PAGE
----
The procedure for visualization that we use is as follows. Initially, the endocervical canal is visualized, and the instrument is moved in a circumferential fashion and advanced to the region of the endocervix. The uterine cavity is then entered, and the uterine endometrium is examined in a similar circumferential fashion as the instrument is advanced toward the fundus. The fundus is visualized by moving the hysteroscope across the dome of the uterus. It is important that the operator move the instrument in a systematic fashion to obtain a complete view of the uterine cavity. Because of the restricted field of view, slow, deliberate, and carefully planned movements are preferred for the best visual impression. The operator should be as comfortable as possible, and a low stool in combination with a high position of the operating table is frequently helpful in this regard.

Advantages and Disadvantages

Advantages of contact hysteroscopy are simplicity and independence from a connecting external light source. Also important is the fact that the instrument may be used when there is bleeding, which does not interfere with visualization.

The primary disadvantage of contact hysteroscopy is the lack of a panoramic view of the endometrial cavity. Visual findings must therefore be interpreted as seen in 6- or 8-mm segments. Another disadvantage of the technique is that direct biopsy is impossible.


Contact hysteroscopy can be used for various diagnostic examinations similar to conventional hysteroscopy, including IUD localization, detection of uterine polyps and hyperplastic conditions of the endometrium, visualization of uterine synechiae, and identification of submucous fibroids. In addition, contact hysteroscopy can be used to visualize the interior of the postpartum and the pregnant uterus and to check the completeness of a uterine curettage. When this technique is used to explore an intact pregnancy, the developing embryo can often be seen through the intact fetal membranes. A contact hysteroscope has been used to examine the vagina and cervix in infants and children. Use of the instrument for the diagnosis and staging of adenocarcinoma of the endometrium holds promise, because a hysteroscopic diagnosis may be obtained without the potential danger of disseminating malignant cells to the peritoneal cavity through the tubes.


Contact hysteroscopy is an adjunctive technique for visualization of the endocervical canal and the uterine cavity. The technique requires considerable experience and patience to develop proficiency in interpreting the visual findings. The potential of the technique and its utility in gynecologic practice remain to be fully evaluated.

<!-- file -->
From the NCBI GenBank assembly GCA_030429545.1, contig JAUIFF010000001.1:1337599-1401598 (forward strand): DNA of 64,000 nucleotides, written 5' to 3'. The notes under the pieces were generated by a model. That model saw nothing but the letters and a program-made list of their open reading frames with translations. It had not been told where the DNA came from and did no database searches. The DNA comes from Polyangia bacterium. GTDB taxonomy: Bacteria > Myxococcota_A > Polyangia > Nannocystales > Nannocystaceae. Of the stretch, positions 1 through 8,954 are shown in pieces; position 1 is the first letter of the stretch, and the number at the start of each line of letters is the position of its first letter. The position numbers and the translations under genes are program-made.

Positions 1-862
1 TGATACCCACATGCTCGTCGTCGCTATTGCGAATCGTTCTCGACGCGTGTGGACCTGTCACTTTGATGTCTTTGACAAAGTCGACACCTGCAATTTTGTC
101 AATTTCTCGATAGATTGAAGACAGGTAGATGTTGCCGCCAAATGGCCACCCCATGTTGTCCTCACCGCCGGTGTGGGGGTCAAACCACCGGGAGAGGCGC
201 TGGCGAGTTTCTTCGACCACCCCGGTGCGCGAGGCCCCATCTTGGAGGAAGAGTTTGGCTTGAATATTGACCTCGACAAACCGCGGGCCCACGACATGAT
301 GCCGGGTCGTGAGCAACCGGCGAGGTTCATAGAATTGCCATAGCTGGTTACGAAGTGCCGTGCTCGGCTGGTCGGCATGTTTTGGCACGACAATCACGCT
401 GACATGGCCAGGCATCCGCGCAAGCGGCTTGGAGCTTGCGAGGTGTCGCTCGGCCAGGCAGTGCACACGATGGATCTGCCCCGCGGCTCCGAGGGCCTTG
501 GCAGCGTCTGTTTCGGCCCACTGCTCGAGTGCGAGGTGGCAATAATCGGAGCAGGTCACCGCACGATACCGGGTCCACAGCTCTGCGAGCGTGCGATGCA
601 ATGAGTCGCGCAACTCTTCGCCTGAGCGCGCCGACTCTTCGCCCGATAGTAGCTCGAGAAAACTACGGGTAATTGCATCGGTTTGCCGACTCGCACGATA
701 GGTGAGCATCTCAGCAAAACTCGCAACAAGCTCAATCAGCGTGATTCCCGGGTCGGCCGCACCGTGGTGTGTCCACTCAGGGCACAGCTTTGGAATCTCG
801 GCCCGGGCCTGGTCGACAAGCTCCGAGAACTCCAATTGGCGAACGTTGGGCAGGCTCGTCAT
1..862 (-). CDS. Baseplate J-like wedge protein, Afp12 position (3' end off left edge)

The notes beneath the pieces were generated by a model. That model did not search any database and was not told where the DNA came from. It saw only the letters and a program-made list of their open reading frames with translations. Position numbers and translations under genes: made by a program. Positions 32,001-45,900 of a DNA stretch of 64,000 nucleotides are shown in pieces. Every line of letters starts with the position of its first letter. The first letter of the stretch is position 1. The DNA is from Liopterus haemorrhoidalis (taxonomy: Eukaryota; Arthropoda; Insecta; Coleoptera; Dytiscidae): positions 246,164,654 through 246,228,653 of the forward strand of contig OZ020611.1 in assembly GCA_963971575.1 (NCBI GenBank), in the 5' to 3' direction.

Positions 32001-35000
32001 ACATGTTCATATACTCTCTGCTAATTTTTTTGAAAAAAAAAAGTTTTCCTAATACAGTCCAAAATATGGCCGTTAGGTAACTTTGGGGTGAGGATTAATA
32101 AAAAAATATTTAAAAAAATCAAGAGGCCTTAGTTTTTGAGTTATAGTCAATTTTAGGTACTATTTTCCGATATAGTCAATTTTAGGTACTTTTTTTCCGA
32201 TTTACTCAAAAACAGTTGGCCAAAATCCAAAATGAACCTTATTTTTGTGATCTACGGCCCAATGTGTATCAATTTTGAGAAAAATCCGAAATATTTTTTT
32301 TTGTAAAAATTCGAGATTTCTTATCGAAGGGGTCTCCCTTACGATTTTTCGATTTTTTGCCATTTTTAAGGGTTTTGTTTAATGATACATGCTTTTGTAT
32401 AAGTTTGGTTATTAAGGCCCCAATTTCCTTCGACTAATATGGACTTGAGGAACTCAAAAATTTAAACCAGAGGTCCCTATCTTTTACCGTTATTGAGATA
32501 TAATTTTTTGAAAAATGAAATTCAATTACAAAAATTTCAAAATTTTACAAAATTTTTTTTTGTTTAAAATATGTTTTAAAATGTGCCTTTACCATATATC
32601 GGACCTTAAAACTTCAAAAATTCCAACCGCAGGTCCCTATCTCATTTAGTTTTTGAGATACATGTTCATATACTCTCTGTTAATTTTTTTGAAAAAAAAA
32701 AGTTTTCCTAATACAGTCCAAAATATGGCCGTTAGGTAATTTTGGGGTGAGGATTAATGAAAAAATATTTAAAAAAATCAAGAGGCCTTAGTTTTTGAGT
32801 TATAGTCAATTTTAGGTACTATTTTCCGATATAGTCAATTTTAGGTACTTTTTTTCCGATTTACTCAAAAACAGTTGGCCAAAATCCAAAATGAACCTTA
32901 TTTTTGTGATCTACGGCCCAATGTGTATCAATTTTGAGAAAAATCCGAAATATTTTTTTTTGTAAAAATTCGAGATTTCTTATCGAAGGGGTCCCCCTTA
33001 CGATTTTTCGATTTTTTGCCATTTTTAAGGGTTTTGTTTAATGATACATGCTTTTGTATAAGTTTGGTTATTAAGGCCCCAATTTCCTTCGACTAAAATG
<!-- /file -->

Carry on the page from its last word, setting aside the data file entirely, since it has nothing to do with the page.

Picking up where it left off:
The microhysteroscope was developed by Hamou68, 69 in France in 1979 and has been approved for use in the United States since 1981.

Microhysteroscopy is the latest endoscopic technique to be introduced for visualizing the endocervical canal and uterine cavity. The microhysteroscope is a multipurpose instrument that offers capabilities for contact and panoramic hysteroscopy in a single instrument; furthermore, it is capable of increasing magnifications ranging from unit ×1 to ×150 within the same endoscopic examination without requiring withdrawal and reinsertion of the instrument. The higher magnifications provide microscopic observation of vitally stained, living cells.


The instrument is a 4-ram Storz microhysteroscope, 25 cm long, with a 30° Foroblique view that offers panoramic as well as contact vision at different magnifications. Position 1, at unit magnification, offers conventional panoramic vision, as does the conventional 4-mm Storz telescope. Position 2 is used for close panoramic observation with ×20 magnification. Observation is equivalent to that offered by a colposcope when the endocervix is examined. Positions 3 and 4, with magnifications at ×60 and ×150, respectively, are used for contact observation; the endoscope must be in contact with the surface.

These magnifications are used for observations of the mucosa, glandular structures, papillae, and terminal capillaries. Finally, observations of the nucleus and cytoplasm may be made at the cellular level. When contact observation is undertaken, blood, mucus, and secretions do not impair vision; rather, with their high refractory index, they function like an immersion medium (as when oil or water is used with an immersion objective for augmented magnification). Table 5 details the specifics of the microhysteroscope and compares other means of observation (Figs. 50 and 51).69, 70